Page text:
Meanwhile, yesterday evening, less than 1 mile from my front door three men were stabbed in a now ubiquitous gang on gang moped enabled attack. One of the men dying from his injuries at scene. The proximity of such a violent event to my home, my neighbours, and my community means that its capacity to shock and affect the daily lives of the community is far greater than a truck bomb in Somalia.
Call me inhumane, the twitter mob will I am sure, but I am considerably more outraged and shocked by violent events that are geographically and culturally closer to me and us. Than by events in Somalia, where to even pretend I can empathise with daily struggles of the Somali people would be an insult. I wonder if Dooley and the Twitter mob have been to Somalia to make sure they are as devastated at the attacks in the UK, as they are with attacks on their own soil.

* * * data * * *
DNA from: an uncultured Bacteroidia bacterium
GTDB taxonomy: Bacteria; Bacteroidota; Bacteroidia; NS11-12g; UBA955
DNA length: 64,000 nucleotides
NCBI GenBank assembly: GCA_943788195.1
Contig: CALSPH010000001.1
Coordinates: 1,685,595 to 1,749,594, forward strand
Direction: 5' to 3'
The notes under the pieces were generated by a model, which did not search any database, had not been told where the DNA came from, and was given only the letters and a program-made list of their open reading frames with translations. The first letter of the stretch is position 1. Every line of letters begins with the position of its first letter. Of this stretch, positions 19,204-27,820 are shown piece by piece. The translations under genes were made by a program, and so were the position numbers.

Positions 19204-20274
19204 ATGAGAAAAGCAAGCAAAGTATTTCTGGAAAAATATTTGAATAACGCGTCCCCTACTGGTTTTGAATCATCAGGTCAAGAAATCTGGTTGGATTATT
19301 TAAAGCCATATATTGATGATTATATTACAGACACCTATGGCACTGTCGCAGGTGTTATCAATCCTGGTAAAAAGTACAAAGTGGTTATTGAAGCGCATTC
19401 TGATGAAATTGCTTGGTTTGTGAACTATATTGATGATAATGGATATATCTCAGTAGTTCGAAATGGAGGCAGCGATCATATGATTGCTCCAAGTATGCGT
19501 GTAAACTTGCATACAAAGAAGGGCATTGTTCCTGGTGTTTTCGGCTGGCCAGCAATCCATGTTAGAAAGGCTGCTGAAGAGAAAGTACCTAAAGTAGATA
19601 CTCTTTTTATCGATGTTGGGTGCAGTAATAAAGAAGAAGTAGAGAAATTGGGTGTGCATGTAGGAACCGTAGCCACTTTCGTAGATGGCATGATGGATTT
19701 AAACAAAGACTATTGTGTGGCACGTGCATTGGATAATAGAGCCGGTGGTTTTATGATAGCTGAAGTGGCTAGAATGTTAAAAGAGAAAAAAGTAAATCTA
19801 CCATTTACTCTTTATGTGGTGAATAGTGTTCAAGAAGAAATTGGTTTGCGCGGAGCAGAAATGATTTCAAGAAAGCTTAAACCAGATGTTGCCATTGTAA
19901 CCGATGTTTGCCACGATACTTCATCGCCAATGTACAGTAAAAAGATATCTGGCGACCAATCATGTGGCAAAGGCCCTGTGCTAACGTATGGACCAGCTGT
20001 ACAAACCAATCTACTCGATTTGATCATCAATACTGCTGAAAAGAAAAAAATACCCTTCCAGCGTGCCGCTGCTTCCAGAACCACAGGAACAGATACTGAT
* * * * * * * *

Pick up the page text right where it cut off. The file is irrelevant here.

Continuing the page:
Some of the online commentary revealed the naivety of human understanding on how tech works. Some claiming that the fact #Somalia was not trending online was down to race and the inhumanity of the West. Entirely wrong. Topics trend based on geography and access to the technology. Events at Parsons Green 3 weeks ago trend because of the density of tweets to the proximity of the event. Combined with our universal access to the internet, unlike Somalia, but also as Dooley has demonstrated. We are thinking less. A bomb detonates on a tube train: we stop to photograph it, tweet it, share it, upload it, trivialise it, downplay it, and finally, exhaust it so rapidly that no-one truly considers what has taken place. While we tweet and bicker, Somalia picks itself up, tenacious as ever and proceeds onward. United by their culture and ambition.
Yet again an alarmingly large proportion of internet users have concluded that because an emotion was not digitally expressed on the internet, then no-one is devastated or affected. Which of course is preposterous, the internet being based on algorithms. The sad story here is that we have to hashtag and reduce the deaths of 250 people in Somalia to 140 characters and claim these deaths are more significant than the ones happening on our very own streets.